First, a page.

Lockdown begins and ends with the consciousness that, every minute of every day, we are responsible for the care and stability of our offspring. In many ways, I am very lucky. My children are old enough, able-bodied enough and grounded enough to take care of most of their basic needs independently. In the course of lockdown, they have even improved dramatically, if reluctantly, in everything from unloading the dishwasher to getting themselves dressed. They like playing together more than they like being apart, and they both sleep well and wake up late. I’m winning at lockdown parenting. And yet, even with all these odds lined up in my favour, it’s really, really hard. As I write this, hiding under the duvet in the spare room, a part of my brain is listening out for the next crisis, the next drama, the next reason to leave what I need to do to maintain my own equilibrium and dig out my whistle once more. Every certainty they thought they had – that school will always be there for the hating, that only grown ups do the boring chores, that even if the world is ending you are not allowed on the trampoline in your pajamas – has crumbled around them, and however awesome they are, they cannot keep themselves stable alone for any length of time.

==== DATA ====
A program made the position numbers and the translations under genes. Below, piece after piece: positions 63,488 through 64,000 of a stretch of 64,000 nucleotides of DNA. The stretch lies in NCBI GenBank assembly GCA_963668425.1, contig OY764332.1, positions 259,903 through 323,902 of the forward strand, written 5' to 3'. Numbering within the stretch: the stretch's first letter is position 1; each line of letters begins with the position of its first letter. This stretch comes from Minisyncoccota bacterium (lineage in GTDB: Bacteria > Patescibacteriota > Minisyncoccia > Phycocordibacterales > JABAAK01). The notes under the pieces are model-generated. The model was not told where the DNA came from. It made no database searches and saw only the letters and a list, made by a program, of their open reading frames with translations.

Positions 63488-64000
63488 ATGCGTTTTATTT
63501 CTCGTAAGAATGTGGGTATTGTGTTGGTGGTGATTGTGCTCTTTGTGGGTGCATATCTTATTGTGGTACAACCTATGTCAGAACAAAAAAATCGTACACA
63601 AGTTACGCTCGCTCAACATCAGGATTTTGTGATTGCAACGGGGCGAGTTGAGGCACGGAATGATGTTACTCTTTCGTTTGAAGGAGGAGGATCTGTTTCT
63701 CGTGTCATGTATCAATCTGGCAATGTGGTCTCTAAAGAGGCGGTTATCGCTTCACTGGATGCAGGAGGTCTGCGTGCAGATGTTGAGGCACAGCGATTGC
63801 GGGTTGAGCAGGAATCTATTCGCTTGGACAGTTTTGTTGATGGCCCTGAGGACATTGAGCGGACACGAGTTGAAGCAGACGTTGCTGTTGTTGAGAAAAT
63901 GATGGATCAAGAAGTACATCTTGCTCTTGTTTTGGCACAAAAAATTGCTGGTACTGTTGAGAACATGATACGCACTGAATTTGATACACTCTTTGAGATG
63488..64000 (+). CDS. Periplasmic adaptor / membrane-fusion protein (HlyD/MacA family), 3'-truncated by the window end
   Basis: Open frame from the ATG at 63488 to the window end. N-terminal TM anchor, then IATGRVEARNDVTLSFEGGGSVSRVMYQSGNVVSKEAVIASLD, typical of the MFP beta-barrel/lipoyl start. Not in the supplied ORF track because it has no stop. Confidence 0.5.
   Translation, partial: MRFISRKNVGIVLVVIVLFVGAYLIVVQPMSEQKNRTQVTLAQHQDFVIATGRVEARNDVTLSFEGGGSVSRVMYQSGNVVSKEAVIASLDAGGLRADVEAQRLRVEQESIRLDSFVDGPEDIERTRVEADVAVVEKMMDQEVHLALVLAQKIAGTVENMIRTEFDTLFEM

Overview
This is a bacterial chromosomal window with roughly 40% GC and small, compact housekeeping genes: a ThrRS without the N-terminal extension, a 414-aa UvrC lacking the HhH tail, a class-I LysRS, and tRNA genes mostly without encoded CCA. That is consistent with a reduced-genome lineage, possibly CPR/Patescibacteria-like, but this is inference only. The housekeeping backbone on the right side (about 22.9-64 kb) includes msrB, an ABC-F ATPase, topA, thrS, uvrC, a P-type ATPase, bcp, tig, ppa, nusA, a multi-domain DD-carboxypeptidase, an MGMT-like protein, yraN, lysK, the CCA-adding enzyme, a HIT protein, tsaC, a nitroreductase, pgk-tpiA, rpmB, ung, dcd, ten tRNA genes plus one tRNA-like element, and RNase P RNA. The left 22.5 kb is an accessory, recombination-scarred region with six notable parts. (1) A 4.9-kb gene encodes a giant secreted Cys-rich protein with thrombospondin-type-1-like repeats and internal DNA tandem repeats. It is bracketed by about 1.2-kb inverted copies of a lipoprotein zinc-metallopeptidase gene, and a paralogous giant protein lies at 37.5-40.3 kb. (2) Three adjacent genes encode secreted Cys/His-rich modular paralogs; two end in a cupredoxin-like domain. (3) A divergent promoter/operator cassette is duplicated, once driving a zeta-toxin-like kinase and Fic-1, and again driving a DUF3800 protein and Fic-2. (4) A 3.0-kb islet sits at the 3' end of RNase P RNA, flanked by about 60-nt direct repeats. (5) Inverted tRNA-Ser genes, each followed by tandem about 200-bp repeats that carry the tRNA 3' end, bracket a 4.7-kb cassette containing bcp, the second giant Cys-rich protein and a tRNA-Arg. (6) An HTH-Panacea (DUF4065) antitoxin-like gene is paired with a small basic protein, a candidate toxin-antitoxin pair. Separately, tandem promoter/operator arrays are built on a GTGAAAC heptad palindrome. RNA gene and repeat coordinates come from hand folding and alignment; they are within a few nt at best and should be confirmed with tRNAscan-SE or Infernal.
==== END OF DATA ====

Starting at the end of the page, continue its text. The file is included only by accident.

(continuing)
Photo taken just before the umbrellas at dawn fencing competition started…

There have been some magnificent moments too. Being an entirely 21st century parent, these are, of course, the ones I have caught on camera. Being in the house, no excuses, no distractions, has given us the opportunity to make good memories, as well as more grey hairs. We have built a den. In fact, we’ve built several. We’ve done baking. They have gone jumping in puddles; I have not. We have experimented with more-dramatic-than-planned new looks and had make up and nail painting and flossing lessons (the dental kind, not the dancing kind, at The Paleontologist’s repeated request). We have spent endless afternoons in the garden and the girls have mastered flips on the trampoline, as every neighbour within a mile’s radius can probably attest. We have laughed hard and been terribly silly, and we have all eaten an utterly absurd amount of sugar.

…and outside. Not quite sure why it’s Halloween and Christmas already in this den. I couldn’t quite bear to ask!

Working from home, or surfing through survival?